The New Market Manipulation
Emory Law Journal, Vol. 66, p. 1253, 2017
62 Pages Posted: 6 Jul 2017 Last revised: 4 Aug 2017
Date Written: July 3, 2017
Markets face a new and daunting mode of manipulation. With this new mode of market manipulation, millions of dollars can vanish in seconds, rogue actors can halt the trading of billion-dollar companies, and trillion-dollar financial markets can be distorted with a simple click or a few lines of code. Every investor and institution is at risk. This is the new precarious reality of our financial markets.
This Article is about our ominous financial reality, this dangerous new mode of market manipulation, and the need for pragmatic policies to better address the rising threats to manipulate our financial markets. To start, the Article offers an overview about the recent rise and regulation of new financial technology. It begins with a close examination of The Flash Crash of 2010 and the publication of Flash Boys by Michael Lewis. Next, the Article surveys the changing landscape of market manipulation. It identifies traditional manipulation methods like cornering, front running, and pumping-and-dumping, as well as new manipulation methods like spoofing, pinging, and mass misinformation. It explains how new cybernetic market manipulation schemes that leverage modern technologies like electronic networks, social media, and artificial intelligence are more harmful than traditional schemes. The Article then grapples with why this new mode of market manipulation will present critical challenges for regulators. Finally, it recommends three pragmatic proposals for combating the new threats of cybernetic market manipulation by improving intermediary integrity, enhancing financial cybersecurity, and simplifying investment strategies. Ultimately, this Article provides an original and improved framework for thinking and acting anew about market regulation, market operations, and market manipulation.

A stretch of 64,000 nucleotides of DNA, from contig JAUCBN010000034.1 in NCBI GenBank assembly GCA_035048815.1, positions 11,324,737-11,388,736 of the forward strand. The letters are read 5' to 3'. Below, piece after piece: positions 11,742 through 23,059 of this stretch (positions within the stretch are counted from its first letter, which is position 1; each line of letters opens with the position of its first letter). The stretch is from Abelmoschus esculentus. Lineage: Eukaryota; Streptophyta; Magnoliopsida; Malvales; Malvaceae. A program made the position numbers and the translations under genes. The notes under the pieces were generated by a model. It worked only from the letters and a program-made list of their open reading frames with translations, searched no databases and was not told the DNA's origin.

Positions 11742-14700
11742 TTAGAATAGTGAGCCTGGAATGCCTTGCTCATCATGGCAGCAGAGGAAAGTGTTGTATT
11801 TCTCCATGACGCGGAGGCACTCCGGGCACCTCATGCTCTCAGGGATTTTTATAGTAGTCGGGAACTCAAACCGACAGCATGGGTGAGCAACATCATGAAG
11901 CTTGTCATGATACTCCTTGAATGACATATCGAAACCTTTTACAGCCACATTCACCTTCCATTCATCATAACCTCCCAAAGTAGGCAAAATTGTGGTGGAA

Keywords: market manipulation, fin-tech, financial technology, financial fraud, securities fraud, securities regulation, financial regulation, algorithmic trading, high frequency trading, systemic risk, artificial intelligence, cybercrime, flash crash, fake news, Flash Boys, LIBOR
Suggested Citation: Suggested Citation